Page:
"A document dating back to 887 mentioned along the road of Porretta [Bologna] a "Vadum fabricae” (…) But it is unclear what "Ford of the Construction" means. The key to understanding was provided by a local historian, Luigi Bortolotti, who speaks of a house on the right bank of the stream Setta, called 'The Boat'. The ‘fluvial crossing of the construction’ in reality was a bridge [fabrice = contruction] (...) This bridge had metaphorically the same function as a boat, because it allowed the crossing of a river" [6].

However, in addition to this, there is another valid etymology, according to which the Italian term “Valle”  was not derived from the Latin "vadum", but from the Germanic-Lombard term "Waldum" [= wood]. Moreover, 'fabricae' would mean 'ironworks'. On the basis of this etymology, of which we have several examples in Italy, "Valfabbrica" means “Ironworks Wood."

This etymology was investigated with great learning by A. Gaudenzi, who wrote that, even if it is true that in some place names called "Valfabbrica," the Italian word "Valley" is derived from the Latin "vadum" [=ford], in many other cases it derives from the Lombard term "Waldum":

"With regard to Valfabbrica, Mühlbacher found the oldest mention of it ... in a diploma of Charles the Fat of 887, which confirmed to Guibodo and Volfgunda all the possessions that they had near the church and the monastery of Nonantola, and above all 'Vadum Fabricae' ... . Perhaps the original name of 'Vadum Fabricae' was 'Waldum Fabricae' (Ironworks Wood), which produced a false Italian etymology 'Val di Fabbrica'. However, it should be noted that in other local names it was the Latin 'vadum' which caused the Italian term Val[l]e." [6].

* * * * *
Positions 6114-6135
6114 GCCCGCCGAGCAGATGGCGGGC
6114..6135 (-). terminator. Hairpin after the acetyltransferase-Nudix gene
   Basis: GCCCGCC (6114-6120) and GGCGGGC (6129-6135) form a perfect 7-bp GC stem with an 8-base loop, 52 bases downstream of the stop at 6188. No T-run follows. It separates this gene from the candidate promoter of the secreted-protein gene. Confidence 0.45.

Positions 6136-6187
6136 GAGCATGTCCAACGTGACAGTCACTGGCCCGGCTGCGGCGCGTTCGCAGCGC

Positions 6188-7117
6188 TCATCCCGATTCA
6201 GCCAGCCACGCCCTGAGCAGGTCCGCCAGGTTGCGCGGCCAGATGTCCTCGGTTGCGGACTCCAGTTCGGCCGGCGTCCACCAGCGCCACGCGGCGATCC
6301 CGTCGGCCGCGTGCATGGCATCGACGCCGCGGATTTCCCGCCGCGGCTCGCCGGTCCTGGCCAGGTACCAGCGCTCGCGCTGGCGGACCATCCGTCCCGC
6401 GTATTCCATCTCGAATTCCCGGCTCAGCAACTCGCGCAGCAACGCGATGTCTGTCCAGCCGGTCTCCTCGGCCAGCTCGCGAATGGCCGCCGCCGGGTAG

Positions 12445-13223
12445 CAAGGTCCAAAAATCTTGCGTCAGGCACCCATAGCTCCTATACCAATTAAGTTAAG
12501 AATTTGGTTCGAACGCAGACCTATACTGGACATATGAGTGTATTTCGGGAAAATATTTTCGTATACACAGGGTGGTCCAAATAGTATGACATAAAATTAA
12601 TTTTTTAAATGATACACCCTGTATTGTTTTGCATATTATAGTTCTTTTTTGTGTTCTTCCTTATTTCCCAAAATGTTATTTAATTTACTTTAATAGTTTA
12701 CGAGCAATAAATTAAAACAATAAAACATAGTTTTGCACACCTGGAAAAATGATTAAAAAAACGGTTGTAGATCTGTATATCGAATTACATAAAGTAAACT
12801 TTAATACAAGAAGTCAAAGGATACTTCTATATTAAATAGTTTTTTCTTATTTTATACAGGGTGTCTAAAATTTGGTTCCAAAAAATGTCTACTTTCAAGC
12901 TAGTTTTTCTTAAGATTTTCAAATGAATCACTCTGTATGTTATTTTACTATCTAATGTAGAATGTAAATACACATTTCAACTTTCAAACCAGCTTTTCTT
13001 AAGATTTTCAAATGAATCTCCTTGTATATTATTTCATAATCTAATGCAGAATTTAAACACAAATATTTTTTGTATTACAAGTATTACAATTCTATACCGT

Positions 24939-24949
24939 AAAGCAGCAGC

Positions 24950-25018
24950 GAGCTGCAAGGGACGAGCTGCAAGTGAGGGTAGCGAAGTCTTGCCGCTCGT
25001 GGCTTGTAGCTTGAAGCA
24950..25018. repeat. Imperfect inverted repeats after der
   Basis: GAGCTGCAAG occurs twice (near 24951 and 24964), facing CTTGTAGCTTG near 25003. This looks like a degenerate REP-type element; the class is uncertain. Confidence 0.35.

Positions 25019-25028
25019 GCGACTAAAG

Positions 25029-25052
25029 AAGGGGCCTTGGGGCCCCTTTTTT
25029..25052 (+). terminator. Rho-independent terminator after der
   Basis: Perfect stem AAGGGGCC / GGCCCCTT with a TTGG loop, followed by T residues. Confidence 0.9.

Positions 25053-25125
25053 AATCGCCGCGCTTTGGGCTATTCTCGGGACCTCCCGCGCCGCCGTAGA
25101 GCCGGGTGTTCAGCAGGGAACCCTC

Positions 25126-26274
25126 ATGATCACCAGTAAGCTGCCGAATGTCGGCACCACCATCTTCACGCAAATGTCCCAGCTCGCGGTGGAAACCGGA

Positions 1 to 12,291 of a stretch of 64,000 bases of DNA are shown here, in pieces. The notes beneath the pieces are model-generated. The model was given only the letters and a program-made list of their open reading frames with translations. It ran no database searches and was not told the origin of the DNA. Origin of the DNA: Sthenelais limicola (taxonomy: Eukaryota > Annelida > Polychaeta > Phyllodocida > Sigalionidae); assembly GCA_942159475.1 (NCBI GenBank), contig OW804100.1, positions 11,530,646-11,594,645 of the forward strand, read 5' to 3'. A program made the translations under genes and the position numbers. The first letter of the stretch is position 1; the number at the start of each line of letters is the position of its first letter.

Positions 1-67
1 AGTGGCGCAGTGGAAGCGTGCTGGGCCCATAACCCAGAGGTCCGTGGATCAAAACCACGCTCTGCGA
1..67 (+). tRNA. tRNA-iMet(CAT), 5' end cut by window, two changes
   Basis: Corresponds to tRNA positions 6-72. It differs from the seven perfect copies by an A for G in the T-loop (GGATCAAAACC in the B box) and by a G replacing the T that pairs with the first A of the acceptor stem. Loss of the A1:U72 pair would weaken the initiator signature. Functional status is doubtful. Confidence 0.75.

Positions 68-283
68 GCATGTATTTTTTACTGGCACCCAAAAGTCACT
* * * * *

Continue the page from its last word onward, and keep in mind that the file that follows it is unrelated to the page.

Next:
Now, the Lombard presence in the area of Valfabbrica is attested to in the toponymy, as in "Rio della Bionda" (Valfabbrica, Perugia), which is a Lombard name (Binda = "strip of wood" [7].

Among other things, the buildings where the iron was worked in Umbria were very numerous, especially along watercourses:

"With the opening of the 14th century we are witnessing a rapid increase in claim documentary, which demonstrate a broad and widespread use of hydraulic energy in the steel industry in Tuscany, and the multiplication in the region of specialized steel poles, where they worked the iron from Elba, sometimes mixed with the local iron" [8].